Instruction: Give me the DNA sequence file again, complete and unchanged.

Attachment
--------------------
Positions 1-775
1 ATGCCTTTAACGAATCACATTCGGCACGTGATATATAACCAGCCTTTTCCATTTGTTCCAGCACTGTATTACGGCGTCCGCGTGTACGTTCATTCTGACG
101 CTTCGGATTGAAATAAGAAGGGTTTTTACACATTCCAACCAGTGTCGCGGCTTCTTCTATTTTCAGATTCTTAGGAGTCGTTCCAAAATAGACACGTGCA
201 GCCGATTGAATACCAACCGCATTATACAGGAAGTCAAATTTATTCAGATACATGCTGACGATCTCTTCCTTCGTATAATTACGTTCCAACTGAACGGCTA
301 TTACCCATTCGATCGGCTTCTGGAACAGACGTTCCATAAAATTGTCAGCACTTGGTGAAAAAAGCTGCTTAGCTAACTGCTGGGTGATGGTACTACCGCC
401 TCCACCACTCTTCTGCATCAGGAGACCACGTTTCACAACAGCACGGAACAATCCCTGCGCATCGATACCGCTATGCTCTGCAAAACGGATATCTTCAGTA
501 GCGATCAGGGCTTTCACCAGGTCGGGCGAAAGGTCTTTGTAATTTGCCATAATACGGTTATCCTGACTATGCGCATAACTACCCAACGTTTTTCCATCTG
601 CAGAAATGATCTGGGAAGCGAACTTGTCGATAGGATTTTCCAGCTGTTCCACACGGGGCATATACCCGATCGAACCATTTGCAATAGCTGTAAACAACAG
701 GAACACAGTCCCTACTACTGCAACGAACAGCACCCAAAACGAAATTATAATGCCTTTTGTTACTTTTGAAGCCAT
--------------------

Positions 1-775
1 ATGCCTTTAACGAATCACATTCGGCACGTGATATATAACCAGCCTTTTCCATTTGTTCCAGCACTGTATTACGGCGTCCGCGTGTACGTTCATTCTGACG
101 CTTCGGATTGAAATAAGAAGGGTTTTTACACATTCCAACCAGTGTCGCGGCTTCTTCTATTTTCAGATTCTTAGGAGTCGTTCCAAAATAGACACGTGCA
201 GCCGATTGAATACCAACCGCATTATACAGGAAGTCAAATTTATTCAGATACATGCTGACGATCTCTTCCTTCGTATAATTACGTTCCAACTGAACGGCTA
301 TTACCCATTCGATCGGCTTCTGGAACAGACGTTCCATAAAATTGTCAGCACTTGGTGAAAAAAGCTGCTTAGCTAACTGCTGGGTGATGGTACTACCGCC
401 TCCACCACTCTTCTGCATCAGGAGACCACGTTTCACAACAGCACGGAACAATCCCTGCGCATCGATACCGCTATGCTCTGCAAAACGGATATCTTCAGTA
501 GCGATCAGGGCTTTCACCAGGTCGGGCGAAAGGTCTTTGTAATTTGCCATAATACGGTTATCCTGACTATGCGCATAACTACCCAACGTTTTTCCATCTG
601 CAGAAATGATCTGGGAAGCGAACTTGTCGATAGGATTTTCCAGCTGTTCCACACGGGGCATATACCCGATCGAACCATTTGCAATAGCTGTAAACAACAG
701 GAACACAGTCCCTACTACTGCAACGAACAGCACCCAAAACGAAATTATAATGCCTTTTGTTACTTTTGAAGCCAT